From Wikipedia, the free encyclopedia

Seismology (from the Greek seismos = earthquake and logos = word) is the scientific study of earthquakes and the propagation of elastic waves through the Earth. The field also includes studies of earthquake effects, such as tsunamis as well as diverse seismic sources such as volcanic, tectonic, oceanic, atmospheric, and artificial processes (such as explosions). A related field that uses geology to infer information regarding past earthquakes is paleoseismology. A recording of earth motion as a function of time is called a seismogram.

Earthquakes, and other sources, produce different types of seismic waves. These waves travel through rock, and provide an effective way to image both sources and structures deep within the Earth. There are three basic types of seismic waves in solids: P-waves (called body waves), and S-waves (surface waves). The two basic kinds of surface waves (Rayleigh and Love), can be fundamentally explained in terms of interacting P- and/or S-waves.

Pressure waves, also called Primary waves or P-waves, travel at the greatest velocity within solids and are therefore the first waves to appear on a seismogram. P-waves are fundamentally pressure disturbances that propagate through a material by alternately compressing and expanding (dialating) the medium, where particle motion is parallel to the direction of wave propagation. For a visual example of this movement, try laying a coil (like a Slinky) on a flat surface. Tap lightly on one end, and you will see the coil compress and then expand along the whole length of the coil. This is a P-wave-like phenomenon.

S-waves, also called Shear waves or secondary waves, are transverse waves that travel slower than P-waves and thus appear later than P-waves on a seismogram. Particle motion is perpendicular to the direction of wave propagation. Shear waves do not exist in fluids such as air or water.

Surface waves travel more slowly than S-waves, however, because they are trapped in the vicinity of the Earth's surface, they can be much larger in amplitude than body waves, and can form the largest signals seen in earthquake seismograms. They are particularly strongly excited when the seismic source is close to the surface of the Earth.

One of the earliest important discoveries (suggested by Richard Dixon Oldham in 1906 and definitively shown by Harold Jeffreys) in 1926) was that the outer core of the Earth is liquid. Pressure waves (P-waves) pass through the core. Transverse or shear waves (S-waves) that shake side-to-side require rigid material so they do not pass through the outer core. Thus, the liquid core causes a "shadow" on the side of the planet opposite of the earthquake where no direct S-waves are observed. The reduction in P-wave velocity of the outer core also causes a substantial delay for P waves penetrating the core from the (sesimically faster velocity) mantle.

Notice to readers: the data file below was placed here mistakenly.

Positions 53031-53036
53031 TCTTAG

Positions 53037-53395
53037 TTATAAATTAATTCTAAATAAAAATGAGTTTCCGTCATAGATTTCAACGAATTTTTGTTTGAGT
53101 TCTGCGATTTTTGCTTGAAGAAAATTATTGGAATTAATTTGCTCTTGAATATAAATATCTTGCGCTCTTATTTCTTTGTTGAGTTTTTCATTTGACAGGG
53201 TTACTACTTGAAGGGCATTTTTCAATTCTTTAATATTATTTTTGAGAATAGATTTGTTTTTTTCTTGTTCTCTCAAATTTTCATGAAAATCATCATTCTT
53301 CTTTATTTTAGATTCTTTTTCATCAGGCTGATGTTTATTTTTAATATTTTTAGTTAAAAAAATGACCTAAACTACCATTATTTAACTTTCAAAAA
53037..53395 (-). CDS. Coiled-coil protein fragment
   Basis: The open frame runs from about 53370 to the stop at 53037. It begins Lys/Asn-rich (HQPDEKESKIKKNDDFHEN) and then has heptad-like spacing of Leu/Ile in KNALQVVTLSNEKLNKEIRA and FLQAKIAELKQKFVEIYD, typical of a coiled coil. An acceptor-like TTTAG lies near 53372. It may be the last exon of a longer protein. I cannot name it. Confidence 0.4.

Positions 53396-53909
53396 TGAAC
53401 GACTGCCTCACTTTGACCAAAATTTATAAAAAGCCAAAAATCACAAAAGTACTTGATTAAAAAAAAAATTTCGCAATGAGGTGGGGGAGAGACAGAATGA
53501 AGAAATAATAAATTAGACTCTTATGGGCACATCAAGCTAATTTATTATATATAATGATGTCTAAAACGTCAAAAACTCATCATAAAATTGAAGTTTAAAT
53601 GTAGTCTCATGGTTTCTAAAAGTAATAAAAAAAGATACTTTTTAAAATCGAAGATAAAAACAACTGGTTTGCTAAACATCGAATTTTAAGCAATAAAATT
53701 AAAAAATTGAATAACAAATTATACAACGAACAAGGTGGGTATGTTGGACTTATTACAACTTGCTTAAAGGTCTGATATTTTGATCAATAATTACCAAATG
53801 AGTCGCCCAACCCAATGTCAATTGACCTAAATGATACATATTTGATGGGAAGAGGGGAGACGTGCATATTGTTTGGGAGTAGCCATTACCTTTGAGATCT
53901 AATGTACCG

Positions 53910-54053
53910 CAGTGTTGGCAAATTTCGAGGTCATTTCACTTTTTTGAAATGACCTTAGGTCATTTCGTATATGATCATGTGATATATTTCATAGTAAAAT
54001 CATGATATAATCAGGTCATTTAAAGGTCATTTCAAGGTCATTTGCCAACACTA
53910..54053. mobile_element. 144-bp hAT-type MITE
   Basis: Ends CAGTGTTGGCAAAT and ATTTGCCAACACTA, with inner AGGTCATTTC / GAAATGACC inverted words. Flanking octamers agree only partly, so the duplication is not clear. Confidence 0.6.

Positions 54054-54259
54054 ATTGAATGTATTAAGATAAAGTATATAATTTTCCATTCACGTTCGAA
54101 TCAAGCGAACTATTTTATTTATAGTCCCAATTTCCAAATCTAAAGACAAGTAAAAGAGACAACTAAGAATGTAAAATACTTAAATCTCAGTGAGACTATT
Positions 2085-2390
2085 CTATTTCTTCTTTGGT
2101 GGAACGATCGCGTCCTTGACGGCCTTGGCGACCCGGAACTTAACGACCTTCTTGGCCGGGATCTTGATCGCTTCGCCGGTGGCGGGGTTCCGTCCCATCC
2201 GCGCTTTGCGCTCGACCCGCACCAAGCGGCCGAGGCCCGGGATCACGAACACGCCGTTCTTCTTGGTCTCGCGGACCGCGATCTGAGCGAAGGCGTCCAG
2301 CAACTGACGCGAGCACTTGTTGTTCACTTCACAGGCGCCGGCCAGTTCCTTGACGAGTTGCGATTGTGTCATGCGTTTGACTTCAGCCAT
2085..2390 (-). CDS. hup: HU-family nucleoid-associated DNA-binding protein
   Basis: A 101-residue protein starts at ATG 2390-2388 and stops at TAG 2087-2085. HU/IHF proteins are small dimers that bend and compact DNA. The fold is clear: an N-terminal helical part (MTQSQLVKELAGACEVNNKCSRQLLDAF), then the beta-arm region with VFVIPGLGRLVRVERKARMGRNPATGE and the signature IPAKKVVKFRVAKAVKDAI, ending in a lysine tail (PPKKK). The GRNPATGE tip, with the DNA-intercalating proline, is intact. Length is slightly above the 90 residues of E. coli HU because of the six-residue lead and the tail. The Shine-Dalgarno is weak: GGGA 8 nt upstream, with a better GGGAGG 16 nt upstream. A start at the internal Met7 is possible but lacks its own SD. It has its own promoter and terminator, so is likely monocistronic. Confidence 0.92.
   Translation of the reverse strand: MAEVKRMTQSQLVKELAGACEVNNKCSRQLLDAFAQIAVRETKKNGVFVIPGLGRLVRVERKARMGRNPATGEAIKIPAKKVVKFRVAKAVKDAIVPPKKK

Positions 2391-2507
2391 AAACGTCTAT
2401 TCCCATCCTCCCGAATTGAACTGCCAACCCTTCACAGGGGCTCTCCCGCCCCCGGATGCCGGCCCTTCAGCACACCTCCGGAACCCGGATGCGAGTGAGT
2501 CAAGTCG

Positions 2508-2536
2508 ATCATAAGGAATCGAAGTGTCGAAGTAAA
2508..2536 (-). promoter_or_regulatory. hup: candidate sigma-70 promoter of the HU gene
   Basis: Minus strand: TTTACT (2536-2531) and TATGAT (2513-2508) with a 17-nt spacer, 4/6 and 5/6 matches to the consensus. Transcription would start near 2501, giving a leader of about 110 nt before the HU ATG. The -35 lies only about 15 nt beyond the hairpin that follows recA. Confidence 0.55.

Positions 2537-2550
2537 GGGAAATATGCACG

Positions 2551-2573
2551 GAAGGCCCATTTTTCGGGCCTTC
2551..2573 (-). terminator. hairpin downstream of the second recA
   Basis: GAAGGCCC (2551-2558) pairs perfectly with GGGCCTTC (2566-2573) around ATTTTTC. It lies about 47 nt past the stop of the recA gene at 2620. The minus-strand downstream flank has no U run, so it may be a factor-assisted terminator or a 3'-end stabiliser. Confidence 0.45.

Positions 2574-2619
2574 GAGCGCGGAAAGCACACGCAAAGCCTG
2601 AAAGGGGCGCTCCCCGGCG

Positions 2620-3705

Seismic waves produced by explosions or vibrating controlled sources are the primary method of underground exploration. Controlled source seismology has been used to map salt domes, faults, anticlines and other geologic traps in petroleum-bearing rocks, geological faults, rock types, and long-buried giant meteor craters. For example, the Chicxulub impactor, which is believed to have killed the dinosaurs, was localized to Central America by analyzing ejecta in the cretaceous boundary, and then physically proven to exist using seismic maps from oil exploration.

Using seismic tomography with earthquake waves, the interior of the Earth has been completely mapped to a resolution of several hundred kilometers. This process has enabled scientists to identify convection cells, mantle plumes and other large-scale features of the inner Earth.

Seismographs are instruments that sense and record the motion of the Earth. Networks of seismographs today continuously monitor the seismic environment of the planet, allowing for the monitoring and analysis of global earthqaukes and tsunami warnings, as well as recording a variety of seismic signals arising from nonearthquake phenomena such as large meteors entering the atmosphere, pressure variations on the ocean floor induced by ocean waves (the global microseism), cryospheric events associated with large icebergs and glaciers, or underground nuclear tests. Above-ocean meteor strikes as large as ten kilotons of TNT, (equivalent to about 4.2 × 1013 J of effective explosive force) have been reported.

One of the first attempts at the scientific study of earthquakes followed the 1755 Lisbon earthquake. Other especially notable earthquakes that spurred major developments in the science of seismology include the 1906 San Francisco earthquake, the 1964 Alaska earthquake and the 2004 Sumatra-Andaman earthquake. An extensive list of famous earthquakes can be found on the earthquake page.


[edit] Earthquake prediction

Main article: Earthquake prediction

Most seismologists do not believe that a system to provide timely warnings for individual earthquakes has yet been developed, and many believe that such a system would be unlikely to give significant warning of impending seismic events. More general forecasts, however, are routinely used to establish seismic hazard. Such forecasts estimate the probability of an earthquake of a particular size affecting a particular location within a particular time span.

Various attempts have been made by seismologists and others to create effective systems for precise earthquake predictions, including the VAN method. Such methods have yet to be generally accepted in the seismology community.

[edit] Notable seismologists

[edit] See also

[edit] References